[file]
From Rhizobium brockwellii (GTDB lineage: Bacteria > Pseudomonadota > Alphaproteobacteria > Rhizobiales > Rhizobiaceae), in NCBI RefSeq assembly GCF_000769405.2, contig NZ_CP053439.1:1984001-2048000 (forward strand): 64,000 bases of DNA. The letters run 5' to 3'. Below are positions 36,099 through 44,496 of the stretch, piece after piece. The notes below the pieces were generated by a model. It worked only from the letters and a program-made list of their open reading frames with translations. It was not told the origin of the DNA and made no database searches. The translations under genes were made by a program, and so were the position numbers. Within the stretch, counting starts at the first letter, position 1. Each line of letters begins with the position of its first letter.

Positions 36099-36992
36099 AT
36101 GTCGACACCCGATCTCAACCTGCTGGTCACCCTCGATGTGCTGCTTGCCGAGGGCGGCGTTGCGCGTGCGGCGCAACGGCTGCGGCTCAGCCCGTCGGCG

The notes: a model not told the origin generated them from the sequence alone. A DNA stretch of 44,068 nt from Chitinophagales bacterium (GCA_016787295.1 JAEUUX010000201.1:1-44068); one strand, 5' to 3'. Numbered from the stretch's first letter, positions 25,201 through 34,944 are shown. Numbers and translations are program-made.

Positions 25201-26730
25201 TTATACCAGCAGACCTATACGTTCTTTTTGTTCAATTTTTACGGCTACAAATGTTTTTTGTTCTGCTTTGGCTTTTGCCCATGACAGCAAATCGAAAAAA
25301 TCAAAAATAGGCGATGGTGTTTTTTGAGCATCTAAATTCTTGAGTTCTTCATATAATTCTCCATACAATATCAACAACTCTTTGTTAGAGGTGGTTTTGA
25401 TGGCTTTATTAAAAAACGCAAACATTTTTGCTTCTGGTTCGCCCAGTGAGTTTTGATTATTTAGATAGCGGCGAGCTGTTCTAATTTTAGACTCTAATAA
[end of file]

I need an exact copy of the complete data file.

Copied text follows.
From Rhizobium brockwellii (GTDB lineage: Bacteria > Pseudomonadota > Alphaproteobacteria > Rhizobiales > Rhizobiaceae), in NCBI RefSeq assembly GCF_000769405.2, contig NZ_CP053439.1:1984001-2048000 (forward strand): 64,000 bases of DNA. The letters run 5' to 3'. Below are positions 36,099 through 44,496 of the stretch, piece after piece. The notes below the pieces were generated by a model. It worked only from the letters and a program-made list of their open reading frames with translations. It was not told the origin of the DNA and made no database searches. The translations under genes were made by a program, and so were the position numbers. Within the stretch, counting starts at the first letter, position 1. Each line of letters begins with the position of its first letter.

Positions 36099-36992
36099 AT
36101 GTCGACACCCGATCTCAACCTGCTGGTCACCCTCGATGTGCTGCTTGCCGAGGGCGGCGTTGCGCGTGCGGCGCAACGGCTGCGGCTCAGCCCGTCGGCG

The notes: a model not told the origin generated them from the sequence alone. A DNA stretch of 44,068 nt from Chitinophagales bacterium (GCA_016787295.1 JAEUUX010000201.1:1-44068); one strand, 5' to 3'. Numbered from the stretch's first letter, positions 25,201 through 34,944 are shown. Numbers and translations are program-made.

Positions 25201-26730
25201 TTATACCAGCAGACCTATACGTTCTTTTTGTTCAATTTTTACGGCTACAAATGTTTTTTGTTCTGCTTTGGCTTTTGCCCATGACAGCAAATCGAAAAAA
25301 TCAAAAATAGGCGATGGTGTTTTTTGAGCATCTAAATTCTTGAGTTCTTCATATAATTCTCCATACAATATCAACAACTCTTTGTTAGAGGTGGTTTTGA
25401 TGGCTTTATTAAAAAACGCAAACATTTTTGCTTCTGGTTCGCCCAGTGAGTTTTGATTATTTAGATAGCGGCGAGCTGTTCTAATTTTAGACTCTAATAA